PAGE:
Food & drink

A foodie’s day out in Digbeth

From the former home of Birds Instant custard, we take a gastronomic tour round this Birmingham suburb.
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The ancient borough of Digbeth is only a stone’s throw from the centre of Birmingham and if you came here 25 years ago, you’d have probably found more stones than people. Digbeth’s illustrious past as one of the most important manufacturing hubs in the country brought with it the familiar tale of brutal post-war urban decline. In the early 1990s many of its Victorian-industrial buildings were earmarked for demolition. Fortunately, there were some who preferred not to see this happen, like father and son duo Bennie and Lucan Gray. They bought and saved the enormous 60,000 square meter Custard Factory complex, the former home of Birds instant custard. Extensively and impressively refurbished, today it houses the largest creative and digital hub outside London. Hundreds of independent artists, designers, musicians and shops, as well as household names like the BBC and ASOS, call this place home. And, as is usually the case, this bustling creativity means lots of good things to eat and drink, which makes the area around the Custard Factory the perfect jumping-off point for a foodie’s day exploring Digbeth.
 

10:00AM - Fazely Studios

Across the road from the Custard Factory, a short stroll from Birmingham Moor Street station, sits Fazely Studios – the sister project to the Custard Factory, housed in a magnificent old Unitarian school and chapel. The studios are home to the BBC’s new Guerrilla Unit for digital innovation, as well as many other thriving creative businesses, but it’s the café we’ve come for – one of the best spots for breakfast in the city. The free-range Full English is a top tip but we’ve got a lot of eating to get through so perfectly poached eggs on toast and a cup of English Breakfast feels more appropriate. The main café is cosy and laid out in American-diner style with booths lining the walls. But, with the sun shining, we sit out in the big open atrium, part of the old chapel. It’s light, bright and decorated with plants and sculptures, opening out to a sun-lit courtyard. Easy to see why this is a popular wedding venue. The eggs arrive, and are, as promised, poached exactly right with the thinnest layer of white giving way to a generous bright yellow yolk.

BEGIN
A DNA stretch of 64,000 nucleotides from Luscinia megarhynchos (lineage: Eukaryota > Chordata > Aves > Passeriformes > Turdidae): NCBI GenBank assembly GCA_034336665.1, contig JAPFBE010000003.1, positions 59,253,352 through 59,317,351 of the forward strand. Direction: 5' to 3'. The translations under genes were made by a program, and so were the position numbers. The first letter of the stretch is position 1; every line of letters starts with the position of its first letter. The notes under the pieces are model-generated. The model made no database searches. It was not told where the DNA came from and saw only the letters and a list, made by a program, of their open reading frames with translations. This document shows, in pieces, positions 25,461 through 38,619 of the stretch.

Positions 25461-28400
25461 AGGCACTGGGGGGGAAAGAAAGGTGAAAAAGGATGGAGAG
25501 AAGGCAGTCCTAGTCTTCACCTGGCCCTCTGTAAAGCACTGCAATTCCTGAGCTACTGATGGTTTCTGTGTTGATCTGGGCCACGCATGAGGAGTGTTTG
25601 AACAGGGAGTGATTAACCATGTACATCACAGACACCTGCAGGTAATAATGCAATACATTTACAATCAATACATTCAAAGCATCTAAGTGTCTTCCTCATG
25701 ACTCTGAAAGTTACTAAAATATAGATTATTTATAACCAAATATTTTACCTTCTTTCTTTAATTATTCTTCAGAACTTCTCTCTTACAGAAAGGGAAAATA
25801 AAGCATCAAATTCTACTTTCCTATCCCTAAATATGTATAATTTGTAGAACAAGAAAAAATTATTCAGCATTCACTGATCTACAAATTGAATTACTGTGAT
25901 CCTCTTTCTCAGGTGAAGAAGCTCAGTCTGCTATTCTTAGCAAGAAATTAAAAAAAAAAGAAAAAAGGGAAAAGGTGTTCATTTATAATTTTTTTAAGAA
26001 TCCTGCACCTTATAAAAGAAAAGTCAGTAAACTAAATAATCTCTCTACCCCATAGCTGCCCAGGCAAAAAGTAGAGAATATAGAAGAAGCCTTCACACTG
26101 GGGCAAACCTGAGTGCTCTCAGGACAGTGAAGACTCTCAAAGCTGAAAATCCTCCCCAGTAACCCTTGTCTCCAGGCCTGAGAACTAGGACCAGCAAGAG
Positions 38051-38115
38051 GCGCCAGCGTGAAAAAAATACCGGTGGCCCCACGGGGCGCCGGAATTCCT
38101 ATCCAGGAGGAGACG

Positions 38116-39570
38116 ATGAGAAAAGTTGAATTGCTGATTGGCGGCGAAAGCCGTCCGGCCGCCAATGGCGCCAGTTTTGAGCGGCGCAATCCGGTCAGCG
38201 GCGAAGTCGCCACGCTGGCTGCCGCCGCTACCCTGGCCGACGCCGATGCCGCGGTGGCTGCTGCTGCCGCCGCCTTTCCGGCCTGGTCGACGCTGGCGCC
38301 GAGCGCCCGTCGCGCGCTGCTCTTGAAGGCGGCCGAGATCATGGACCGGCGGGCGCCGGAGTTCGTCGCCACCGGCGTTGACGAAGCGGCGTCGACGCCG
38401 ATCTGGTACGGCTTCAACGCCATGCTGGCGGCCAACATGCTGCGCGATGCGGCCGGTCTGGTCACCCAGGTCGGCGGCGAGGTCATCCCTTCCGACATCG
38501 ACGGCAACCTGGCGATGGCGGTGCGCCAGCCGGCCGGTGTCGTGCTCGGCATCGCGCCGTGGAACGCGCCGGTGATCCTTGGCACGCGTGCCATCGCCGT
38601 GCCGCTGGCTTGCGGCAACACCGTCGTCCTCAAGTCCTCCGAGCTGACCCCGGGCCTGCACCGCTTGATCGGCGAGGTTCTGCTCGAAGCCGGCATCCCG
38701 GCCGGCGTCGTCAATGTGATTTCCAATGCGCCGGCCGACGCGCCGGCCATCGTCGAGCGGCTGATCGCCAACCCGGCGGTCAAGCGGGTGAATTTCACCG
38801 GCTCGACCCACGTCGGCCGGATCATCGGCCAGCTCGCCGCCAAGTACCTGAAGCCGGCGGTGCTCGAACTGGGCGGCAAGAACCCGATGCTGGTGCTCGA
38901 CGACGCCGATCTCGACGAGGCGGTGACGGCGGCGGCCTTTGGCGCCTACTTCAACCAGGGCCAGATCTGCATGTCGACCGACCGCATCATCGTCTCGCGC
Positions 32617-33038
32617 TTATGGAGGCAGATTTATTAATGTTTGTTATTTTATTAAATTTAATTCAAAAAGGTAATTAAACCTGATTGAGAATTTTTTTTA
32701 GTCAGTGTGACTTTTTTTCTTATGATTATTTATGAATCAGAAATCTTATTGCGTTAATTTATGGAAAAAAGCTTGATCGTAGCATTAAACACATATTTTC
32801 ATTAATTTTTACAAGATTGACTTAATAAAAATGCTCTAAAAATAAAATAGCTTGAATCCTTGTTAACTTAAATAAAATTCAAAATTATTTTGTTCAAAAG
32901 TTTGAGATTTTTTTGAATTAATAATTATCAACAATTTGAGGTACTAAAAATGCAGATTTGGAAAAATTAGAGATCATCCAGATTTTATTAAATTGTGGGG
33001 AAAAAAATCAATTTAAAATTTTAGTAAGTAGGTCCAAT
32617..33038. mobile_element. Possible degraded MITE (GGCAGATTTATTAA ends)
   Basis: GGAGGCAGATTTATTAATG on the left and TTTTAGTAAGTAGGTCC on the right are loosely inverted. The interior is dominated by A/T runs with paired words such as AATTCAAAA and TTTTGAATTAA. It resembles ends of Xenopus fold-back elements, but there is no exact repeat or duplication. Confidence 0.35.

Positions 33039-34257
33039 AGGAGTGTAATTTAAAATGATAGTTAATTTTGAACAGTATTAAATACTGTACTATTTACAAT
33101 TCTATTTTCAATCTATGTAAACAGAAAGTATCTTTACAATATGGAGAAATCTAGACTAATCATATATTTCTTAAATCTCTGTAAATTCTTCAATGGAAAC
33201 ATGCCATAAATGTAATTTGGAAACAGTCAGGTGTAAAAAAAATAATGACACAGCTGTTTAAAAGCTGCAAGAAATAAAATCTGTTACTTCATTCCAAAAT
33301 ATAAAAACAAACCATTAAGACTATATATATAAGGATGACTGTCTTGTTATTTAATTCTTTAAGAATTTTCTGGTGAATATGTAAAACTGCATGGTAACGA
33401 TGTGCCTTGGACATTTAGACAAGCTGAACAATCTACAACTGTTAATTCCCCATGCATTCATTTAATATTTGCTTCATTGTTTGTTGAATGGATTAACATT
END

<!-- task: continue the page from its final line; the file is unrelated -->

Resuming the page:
11:00AM - Cranked Cycle Café

A cracking coffee stop-off while we have a nose around the brilliant Gibb Street shops. Situated in the Zellig building, one of the more recent parts of the Custard Factory to be developed, the space is an eclectic mix of bike-repair shop and café. They sell some beautiful looking bike accessories if that’s your thing, but we’re here for the brew, a punchy house-blend that’s rotated every couple of weeks from different British coffee roasters. Breakfast had hardly even finished so whether or not we had a slice of the light and fragrant cardamom, pistachio and white chocolate cake will have to remain a mystery.

12:00PM - Clink Beer

The clock has only just ticked over the midday point but to quote the great Jimmy Buffet: “It’s five o’clock somewhere.” Time to check out one of Gibb Street’s most popular spots: Clink Beer. Clink is equal parts bottle shop, bar and tasting room where they hold regular events with brewers from across the UK’s exploding craft beer scene. They stock over 200 beers in bottles from all over the world and sell a broad range of draught both in the shop and in growlers, those big plastic containers you can take away that allow you to drink fresh beer at home. We chat with Richard the manager who recommends Myrcia, a new session IPA from Buxton Brewery on the draught taps. It’s hazy, juicy and dangerously drinkable, in spite of its 4.0%. His other tip in a bottle is a light and crisp pale ale from Swedish brewers Dugges, which perfectly sits at the other end of the taste spectrum. We buy a couple more interesting bottles to take home and clink off on our way.